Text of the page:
Delivering access to justice at the coalface of disadvantage

Delivering access to justice at the coalface of disadvantage

Tuesday, 28 March 2017

Rewards and challenges in equal measure await those who are selected for Victoria Legal Aid’s New Lawyer’s Program, says Lawyer Michael Haralambous.

About to finish his first six-month rotation on the New Lawyers Program in Dandenong before heading to Bendigo, Michael says he enjoys the fast-paced tempo of his role.

‘I’m presently on a criminal law rotation and spend two to three days per week on duty at court.

‘On a typical day I’ll start in the office and walk over to court with colleagues. On a mentions day I will spend the first one to two hours seeing as many clients as possible before I’m called in to court.

‘From 11 am it’s a bit of blur before court breaks at 1 pm for lunch. Lunch is the most important part of the day in Dandenong, and the area’s rich multicultural diversity means you have the option of Polish pierogi, Afghan breads and barbecue, Lebanese pizzas and Sri Lankan or Indian curries.

‘Court starts back at 2 pm and I spend my time rushing between court rooms, prosecutors and clients to try and get everyone out before the Magistrates need to pick up their kids at 4 pm. When you’ve seen everyone, it’s back to the office to debrief and unload your files.’

Lawyer Michael Haralambous
Above: Lawyer Michael Haralambous

Challenges for New Lawyer’s Program lawyers are many and include workload and emotionally taxing cases.

‘The sheer number of people you see in a day can feel overwhelming at times,’ said Michael

‘You get used to witnessing clients at their most vulnerable, angry, sad and relieved.

‘For some clients your interaction with them will be a life defining moment, whereas for others, you are just another part of a system that has failed them.

‘In the face of all this emotion, it can be a challenge to make sure you are debriefing and continuing to feel human. This is where my colleagues excel at being mentors, counsellors and friends.’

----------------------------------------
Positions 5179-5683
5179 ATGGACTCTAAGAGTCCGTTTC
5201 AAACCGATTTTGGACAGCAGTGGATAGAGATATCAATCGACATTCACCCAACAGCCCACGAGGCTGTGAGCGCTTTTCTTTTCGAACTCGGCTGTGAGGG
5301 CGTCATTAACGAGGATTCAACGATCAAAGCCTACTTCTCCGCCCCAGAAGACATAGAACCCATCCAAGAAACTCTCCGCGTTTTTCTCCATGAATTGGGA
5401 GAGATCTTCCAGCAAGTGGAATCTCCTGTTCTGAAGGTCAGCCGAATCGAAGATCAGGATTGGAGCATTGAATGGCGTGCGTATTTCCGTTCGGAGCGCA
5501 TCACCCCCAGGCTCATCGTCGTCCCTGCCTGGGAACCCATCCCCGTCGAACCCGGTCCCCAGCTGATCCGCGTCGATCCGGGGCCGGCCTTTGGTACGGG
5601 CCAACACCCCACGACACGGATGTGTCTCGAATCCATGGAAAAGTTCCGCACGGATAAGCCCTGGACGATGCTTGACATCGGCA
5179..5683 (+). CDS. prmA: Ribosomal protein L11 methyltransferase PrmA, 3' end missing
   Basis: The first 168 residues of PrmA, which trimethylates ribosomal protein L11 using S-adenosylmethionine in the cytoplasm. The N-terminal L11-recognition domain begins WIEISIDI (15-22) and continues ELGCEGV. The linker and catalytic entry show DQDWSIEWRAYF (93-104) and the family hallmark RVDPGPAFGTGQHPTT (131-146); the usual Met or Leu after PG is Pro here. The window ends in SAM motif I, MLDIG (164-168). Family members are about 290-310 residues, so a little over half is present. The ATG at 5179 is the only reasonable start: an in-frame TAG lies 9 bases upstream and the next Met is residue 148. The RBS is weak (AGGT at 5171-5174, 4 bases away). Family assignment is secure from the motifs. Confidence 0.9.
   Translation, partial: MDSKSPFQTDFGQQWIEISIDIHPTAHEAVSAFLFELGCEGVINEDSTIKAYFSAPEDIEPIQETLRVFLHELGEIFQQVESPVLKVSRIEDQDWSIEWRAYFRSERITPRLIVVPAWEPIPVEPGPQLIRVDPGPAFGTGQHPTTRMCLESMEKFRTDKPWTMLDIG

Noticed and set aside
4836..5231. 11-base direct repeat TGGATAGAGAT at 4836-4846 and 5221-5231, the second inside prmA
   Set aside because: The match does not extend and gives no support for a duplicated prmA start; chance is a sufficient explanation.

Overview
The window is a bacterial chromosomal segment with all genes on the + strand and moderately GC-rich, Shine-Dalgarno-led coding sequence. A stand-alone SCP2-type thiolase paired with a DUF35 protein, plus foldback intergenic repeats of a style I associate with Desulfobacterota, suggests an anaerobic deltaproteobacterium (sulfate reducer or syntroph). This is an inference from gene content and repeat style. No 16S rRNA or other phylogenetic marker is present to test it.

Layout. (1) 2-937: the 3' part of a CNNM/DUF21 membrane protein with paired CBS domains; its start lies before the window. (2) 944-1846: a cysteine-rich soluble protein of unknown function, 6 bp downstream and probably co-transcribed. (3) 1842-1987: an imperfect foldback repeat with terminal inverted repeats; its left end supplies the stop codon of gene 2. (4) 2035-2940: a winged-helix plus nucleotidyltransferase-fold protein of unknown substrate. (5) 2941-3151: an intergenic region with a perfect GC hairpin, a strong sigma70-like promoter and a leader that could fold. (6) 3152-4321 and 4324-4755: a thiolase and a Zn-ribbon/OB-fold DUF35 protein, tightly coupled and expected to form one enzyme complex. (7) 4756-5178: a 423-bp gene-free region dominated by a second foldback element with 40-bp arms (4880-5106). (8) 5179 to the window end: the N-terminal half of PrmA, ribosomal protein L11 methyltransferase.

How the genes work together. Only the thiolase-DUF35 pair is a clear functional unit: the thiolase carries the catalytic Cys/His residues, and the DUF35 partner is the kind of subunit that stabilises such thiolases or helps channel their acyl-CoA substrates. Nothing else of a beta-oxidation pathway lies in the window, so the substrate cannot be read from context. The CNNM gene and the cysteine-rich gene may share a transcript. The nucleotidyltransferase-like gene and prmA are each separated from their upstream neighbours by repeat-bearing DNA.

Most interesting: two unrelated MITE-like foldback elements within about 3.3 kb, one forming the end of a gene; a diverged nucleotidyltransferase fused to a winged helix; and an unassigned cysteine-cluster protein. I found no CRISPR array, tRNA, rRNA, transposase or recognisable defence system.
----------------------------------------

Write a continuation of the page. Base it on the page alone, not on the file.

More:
Michael believes his job plays a vital role in the community.

‘Legal Aid is essential in an adversarial system to ensure access to justice.

‘As a duty lawyer, I am on the frontline of the criminal justice system and often the first referral point for drug dependency, mental health or even physical health issues.

‘The forensic decisions I make and the advice I dispense to my clients are integral to the community’s confidence in the justice system.’

Quizzed on what attracted him to complete a placement in rural Victoria, Michael says he can only see an upside.

‘One of the best opportunities of the program is the chance to dabble commitment-free in regional living.

I’m about to move to Bendigo for six months and am looking forward to working in a smaller court and having a 10-minute walk to the office.

‘Victoria Legal Aid have paid accommodation options for each of the regional offices, ensuring that a stint in the regions is financially risk-free.

‘There are few jobs in Victoria where you have the flexibility to choose the community you work in, and there are even less opportunities to try a six-month placement before you are required to commit to a permanent position.’

Pressed on what satisfaction he derives from his work, Michael says you can’t top the feeling of making a tangible difference in a person’s life through your actions.

‘There are countless rewards to being a Victoria Legal Aid lawyer, but none tops the immense satisfaction when you meet a client in a state of distress and crisis, are able to help them understand and navigate their options, and see their relief when you take control and finalise their court matters.

‘As a duty lawyer you become part of the court infrastructure, and for all its challenges, it is hugely rewarding when you are able to marshall court resources and structures to appropriately respond to a client’s needs, and secure them just outcomes.

‘Recently I had a duty lawyer client who was pregnant, spoke no English and had a 12-month-old child in tow.

‘She had been charged with family violence offences, but after reading the case particulars, it soon became clear she was the victim of persistent abuse to her husband of two years.

‘I negotiated the withdrawal of her criminal charges with the prosecutor, linked her in with family violence support services and had her matter dealt with expediently to ensure she was out of the court before lunch.

‘While it was frustrating she had been charged, I was able to empower her with appropriate advice on her legal options and ensure she was diverted to services that were able to effectively respond to her situation.

‘Clients like these keep the fire in my belly and are a constant reminder of my role in ensuring access to justice for the most vulnerable in our community.’

More information 

Find out more about out New Lawyers Program

Find out more about Careers at Victoria Legal Aid.